The third and final element of the routine is the Getup. The getup is a grind and is considered the “father” of all kettlebell pressing movements. It challenges flexibility and core strength in addition to all pressing stabilization muscles. Getups are simply an essential tool in building a foundation of strength. There are two options in regards to the starting position of the getup; either from the supine position (face up on the floor) or from the standing position. Both have merit in that you will complete an accent and decent with the kettlebell, however there is an issue and training philosophy to consider. If you start in the supine position, then you have to grab the kettlebell from the floor and hoist it into starting position while laying on your back. From the standing position, you simply start from the extended arm press position. Some believe hoisting the weight from the supine position is an essential part of the workout and that starting from the standing position lessens the overall workload. In my personal training regimen, I employ both methods; in this workout, we start from the standing position.
To start, press the weight in your right hand above your head and lock out your elbow. Keep your gaze fixed on the kettlebell throughout the entire movement. Lunge back onto your left knee. Maintain a vertical alignment with your right arm as you lean left and support your weight with your left hand on the ground. Exhale, lift your left knee off the ground by pressing down with your left hand, and kick your left foot forward. Bend your left elbow and lower your body till your left forearm is supporting your weight on the ground. Slowly lower your left shoulder to the mat so you are in the supine position.
Start your ascent by exhaling and driving off your right foot onto your left elbow. Exhale and drive up from your elbow to your hand. Raise your body by pressing your left hand into the ground and retract your left leg back into the lunge position. Straighten your torso. Exhale and drive upwards into the standing position.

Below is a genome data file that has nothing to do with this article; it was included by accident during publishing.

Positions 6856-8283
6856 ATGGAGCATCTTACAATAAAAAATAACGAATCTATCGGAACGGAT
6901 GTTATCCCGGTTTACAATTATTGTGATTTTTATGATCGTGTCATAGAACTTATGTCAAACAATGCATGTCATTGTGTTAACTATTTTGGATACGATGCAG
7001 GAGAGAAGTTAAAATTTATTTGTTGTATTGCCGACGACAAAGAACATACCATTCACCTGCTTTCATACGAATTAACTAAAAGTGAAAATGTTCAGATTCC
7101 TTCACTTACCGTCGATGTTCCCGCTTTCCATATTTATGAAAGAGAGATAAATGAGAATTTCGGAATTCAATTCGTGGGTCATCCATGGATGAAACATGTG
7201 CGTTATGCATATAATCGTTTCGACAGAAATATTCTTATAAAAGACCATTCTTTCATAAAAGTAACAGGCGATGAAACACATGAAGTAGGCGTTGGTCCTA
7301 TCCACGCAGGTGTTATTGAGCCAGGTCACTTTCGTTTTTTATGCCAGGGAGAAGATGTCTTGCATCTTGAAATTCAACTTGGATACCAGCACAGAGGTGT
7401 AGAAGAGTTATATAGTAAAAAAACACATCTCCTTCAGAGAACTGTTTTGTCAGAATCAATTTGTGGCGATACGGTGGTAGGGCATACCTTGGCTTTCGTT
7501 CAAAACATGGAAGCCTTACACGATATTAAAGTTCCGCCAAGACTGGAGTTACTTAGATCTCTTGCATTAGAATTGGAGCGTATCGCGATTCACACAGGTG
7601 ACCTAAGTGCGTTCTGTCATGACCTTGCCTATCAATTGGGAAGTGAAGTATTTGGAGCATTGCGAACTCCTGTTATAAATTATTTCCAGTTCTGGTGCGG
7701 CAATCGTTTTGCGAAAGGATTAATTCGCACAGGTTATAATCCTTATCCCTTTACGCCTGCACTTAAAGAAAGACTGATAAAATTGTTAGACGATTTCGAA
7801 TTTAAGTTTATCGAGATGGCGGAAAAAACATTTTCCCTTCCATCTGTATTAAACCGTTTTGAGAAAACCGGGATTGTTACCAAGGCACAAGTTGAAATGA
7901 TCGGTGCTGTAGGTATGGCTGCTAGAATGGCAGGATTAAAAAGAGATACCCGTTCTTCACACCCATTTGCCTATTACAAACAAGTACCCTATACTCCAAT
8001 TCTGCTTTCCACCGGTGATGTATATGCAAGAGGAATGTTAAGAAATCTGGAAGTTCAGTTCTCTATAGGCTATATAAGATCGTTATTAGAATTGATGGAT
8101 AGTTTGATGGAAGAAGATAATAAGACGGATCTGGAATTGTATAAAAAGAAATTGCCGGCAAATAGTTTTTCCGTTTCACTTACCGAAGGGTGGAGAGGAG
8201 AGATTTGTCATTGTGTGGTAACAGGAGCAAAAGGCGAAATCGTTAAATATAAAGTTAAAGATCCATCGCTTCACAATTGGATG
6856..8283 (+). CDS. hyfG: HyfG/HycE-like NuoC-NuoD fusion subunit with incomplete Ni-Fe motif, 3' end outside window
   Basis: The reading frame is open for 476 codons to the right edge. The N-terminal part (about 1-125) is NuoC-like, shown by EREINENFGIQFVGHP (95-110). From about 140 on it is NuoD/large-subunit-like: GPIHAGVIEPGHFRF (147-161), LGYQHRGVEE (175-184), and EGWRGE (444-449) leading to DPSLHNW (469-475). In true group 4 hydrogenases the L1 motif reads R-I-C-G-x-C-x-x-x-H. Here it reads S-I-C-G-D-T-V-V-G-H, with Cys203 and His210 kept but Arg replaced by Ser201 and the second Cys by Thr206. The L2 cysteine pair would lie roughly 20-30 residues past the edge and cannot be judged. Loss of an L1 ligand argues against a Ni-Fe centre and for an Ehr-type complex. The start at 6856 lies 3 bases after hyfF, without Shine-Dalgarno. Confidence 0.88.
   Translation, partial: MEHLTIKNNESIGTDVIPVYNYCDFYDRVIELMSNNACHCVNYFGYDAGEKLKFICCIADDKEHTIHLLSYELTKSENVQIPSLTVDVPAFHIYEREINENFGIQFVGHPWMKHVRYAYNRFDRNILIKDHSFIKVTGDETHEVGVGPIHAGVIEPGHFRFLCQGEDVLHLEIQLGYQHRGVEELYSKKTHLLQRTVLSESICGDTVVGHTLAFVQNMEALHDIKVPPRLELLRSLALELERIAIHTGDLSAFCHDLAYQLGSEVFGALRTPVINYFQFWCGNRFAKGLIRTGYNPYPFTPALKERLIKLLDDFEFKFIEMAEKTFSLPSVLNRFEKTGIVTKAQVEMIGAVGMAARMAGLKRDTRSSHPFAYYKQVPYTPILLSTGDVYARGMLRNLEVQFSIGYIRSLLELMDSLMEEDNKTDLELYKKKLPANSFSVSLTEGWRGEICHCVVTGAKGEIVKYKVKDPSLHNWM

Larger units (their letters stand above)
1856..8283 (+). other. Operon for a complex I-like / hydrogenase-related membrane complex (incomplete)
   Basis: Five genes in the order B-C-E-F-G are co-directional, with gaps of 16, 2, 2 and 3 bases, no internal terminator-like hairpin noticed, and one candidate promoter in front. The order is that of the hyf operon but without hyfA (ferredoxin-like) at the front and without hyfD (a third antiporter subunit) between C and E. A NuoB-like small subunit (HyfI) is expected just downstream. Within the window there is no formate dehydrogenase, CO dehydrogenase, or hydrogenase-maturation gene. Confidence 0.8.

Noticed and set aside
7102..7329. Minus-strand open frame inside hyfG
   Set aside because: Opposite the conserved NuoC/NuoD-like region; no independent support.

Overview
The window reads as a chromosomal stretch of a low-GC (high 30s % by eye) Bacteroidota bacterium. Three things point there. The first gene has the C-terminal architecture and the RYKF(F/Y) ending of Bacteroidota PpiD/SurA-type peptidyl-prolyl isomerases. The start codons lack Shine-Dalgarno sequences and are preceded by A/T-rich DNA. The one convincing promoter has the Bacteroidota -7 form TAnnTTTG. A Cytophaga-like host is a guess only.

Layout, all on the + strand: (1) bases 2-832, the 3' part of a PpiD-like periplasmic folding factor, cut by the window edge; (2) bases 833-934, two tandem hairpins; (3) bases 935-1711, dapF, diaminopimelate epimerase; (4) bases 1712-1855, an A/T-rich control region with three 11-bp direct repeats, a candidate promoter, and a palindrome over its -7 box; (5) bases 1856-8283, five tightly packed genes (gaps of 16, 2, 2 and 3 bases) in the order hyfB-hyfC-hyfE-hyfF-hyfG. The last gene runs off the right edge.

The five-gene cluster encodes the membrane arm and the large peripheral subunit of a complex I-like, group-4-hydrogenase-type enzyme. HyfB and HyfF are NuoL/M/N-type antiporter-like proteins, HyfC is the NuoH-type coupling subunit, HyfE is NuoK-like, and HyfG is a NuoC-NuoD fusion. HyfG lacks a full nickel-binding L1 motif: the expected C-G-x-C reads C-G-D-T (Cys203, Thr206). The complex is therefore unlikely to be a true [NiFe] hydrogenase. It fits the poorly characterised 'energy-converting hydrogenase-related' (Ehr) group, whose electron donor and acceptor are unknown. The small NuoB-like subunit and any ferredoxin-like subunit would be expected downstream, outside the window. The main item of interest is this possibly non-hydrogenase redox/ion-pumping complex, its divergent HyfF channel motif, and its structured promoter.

The getup is challenging in that it may be one the most complex movement patterns in kettlebell training. Here are a few “key words” to help with execution from the standing position:
- Elbow locked & Gaze up
- Lunge to Knee
- Lean to Hand
- Kick-thru to seat
- Lower to Back
- Drive off right foot to left Elbow
- Drive from elbow to Hand
- Kick-back to Lunge
- Straighten Torso
- Drive up
Though there are countless schemes of sets and reps the three movements can be built around, I have found that simple ladder sets a are quick, simple, and effective technique. Ladder sets simply build up in repetitions as reps as the sets go on. Below are four variations that include ascending, descending, ascending to descending, and descending to ascending. The routines get more challenging as you go down the list; start at the top and build on your successes.
The following video is a quick compilation of what you have seen here plus the execution of one full set to give an example of the pace and flow between movements. Give it your best and get in touch should you want more information or real time help with questions or technique. Until next time, be well!